Sorry, but except for the injuries I can't work up a lot of sympathy for this team, or figuratively pat Osaar Rashaan on the head and give him a "nice try, son." Sure, Osaar needs to be on the field in some capacity, but who is really prepared to turn the offense over to him? Yes, he made some promising plays here and there, even a couple of startlingly nice throws, but he could not drive the team, and he could not convert third downs (and, please, can we stop with the Dennis Dixon and Vince Young talk). ASU has never been known for defense, yet they had little trouble keeping Osaar contained, holding the offense to a meager 300 yards and forcing nine Bruin punts. Osaar, for all his athleticism, is not really a burner, and if he's ever to become an effective quarterback, he'll have to start completing passes downfield. On the other hand, that's not something his three predecessors this year were able to do successfully either. So I guess Osaar gets to keep that "intriguing" label for at least another game.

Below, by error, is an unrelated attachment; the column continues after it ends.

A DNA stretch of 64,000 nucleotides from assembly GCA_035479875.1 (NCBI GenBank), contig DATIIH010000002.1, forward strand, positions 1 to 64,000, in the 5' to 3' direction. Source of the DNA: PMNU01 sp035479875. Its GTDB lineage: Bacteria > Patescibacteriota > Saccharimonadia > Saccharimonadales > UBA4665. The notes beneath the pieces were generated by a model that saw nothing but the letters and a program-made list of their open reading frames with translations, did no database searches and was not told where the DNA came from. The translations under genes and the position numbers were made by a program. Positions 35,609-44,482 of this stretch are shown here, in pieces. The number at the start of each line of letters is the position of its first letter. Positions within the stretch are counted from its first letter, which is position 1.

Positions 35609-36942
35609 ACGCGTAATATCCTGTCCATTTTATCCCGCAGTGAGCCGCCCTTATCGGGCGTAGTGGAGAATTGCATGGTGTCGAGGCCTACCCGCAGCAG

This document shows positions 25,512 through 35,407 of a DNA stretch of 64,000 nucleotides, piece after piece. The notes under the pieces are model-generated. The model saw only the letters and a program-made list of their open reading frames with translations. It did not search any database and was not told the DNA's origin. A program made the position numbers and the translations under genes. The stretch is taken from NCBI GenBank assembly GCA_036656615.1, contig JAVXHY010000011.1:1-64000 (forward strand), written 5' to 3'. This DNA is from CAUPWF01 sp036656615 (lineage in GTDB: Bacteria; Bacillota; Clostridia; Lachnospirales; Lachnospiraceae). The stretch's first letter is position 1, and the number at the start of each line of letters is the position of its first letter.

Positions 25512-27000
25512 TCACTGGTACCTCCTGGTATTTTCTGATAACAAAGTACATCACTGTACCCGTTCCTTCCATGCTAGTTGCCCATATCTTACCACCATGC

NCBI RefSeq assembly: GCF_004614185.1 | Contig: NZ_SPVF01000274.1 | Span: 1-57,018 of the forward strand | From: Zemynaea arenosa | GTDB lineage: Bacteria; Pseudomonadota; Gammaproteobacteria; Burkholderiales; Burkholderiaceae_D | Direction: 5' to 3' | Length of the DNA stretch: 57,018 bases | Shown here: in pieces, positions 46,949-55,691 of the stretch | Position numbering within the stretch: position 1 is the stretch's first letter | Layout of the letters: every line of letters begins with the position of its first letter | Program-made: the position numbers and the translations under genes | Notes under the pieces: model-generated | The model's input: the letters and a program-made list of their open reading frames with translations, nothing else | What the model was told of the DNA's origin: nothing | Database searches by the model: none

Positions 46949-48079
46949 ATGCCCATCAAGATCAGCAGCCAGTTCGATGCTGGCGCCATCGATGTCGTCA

The fact that the Bruins were even in this game was due, of course, to the two great kick returns by Terrence Austin and Matthew Slater. Take away those plays, along with the ASU fumble at the Bruin five, and the fans are streaming for the exits and an early dinner after the third quarter.

Slater is amazing in that he continues to hit those kickoff returns straight on, like diving head first into a wave. He doesn't make a cut until he sees that first crack of daylight, and he never takes a diagonal route, which, come to think of it, might make for an effective change up. He's a fifth year senior and, of course, he could've been returning kickoffs last year, and the year before that, and… oh well. He almost never gets on the field as a defensive back, so the question naturally arises… why not return him to wide receiver? I mean, he's practiced there before, and he's a legit sprinter, having clocked 10.62 and 21.39 at Servite High School (and aren't we always crying about lack of speed in the wide receivers?). Why does this sound vaguely familiar?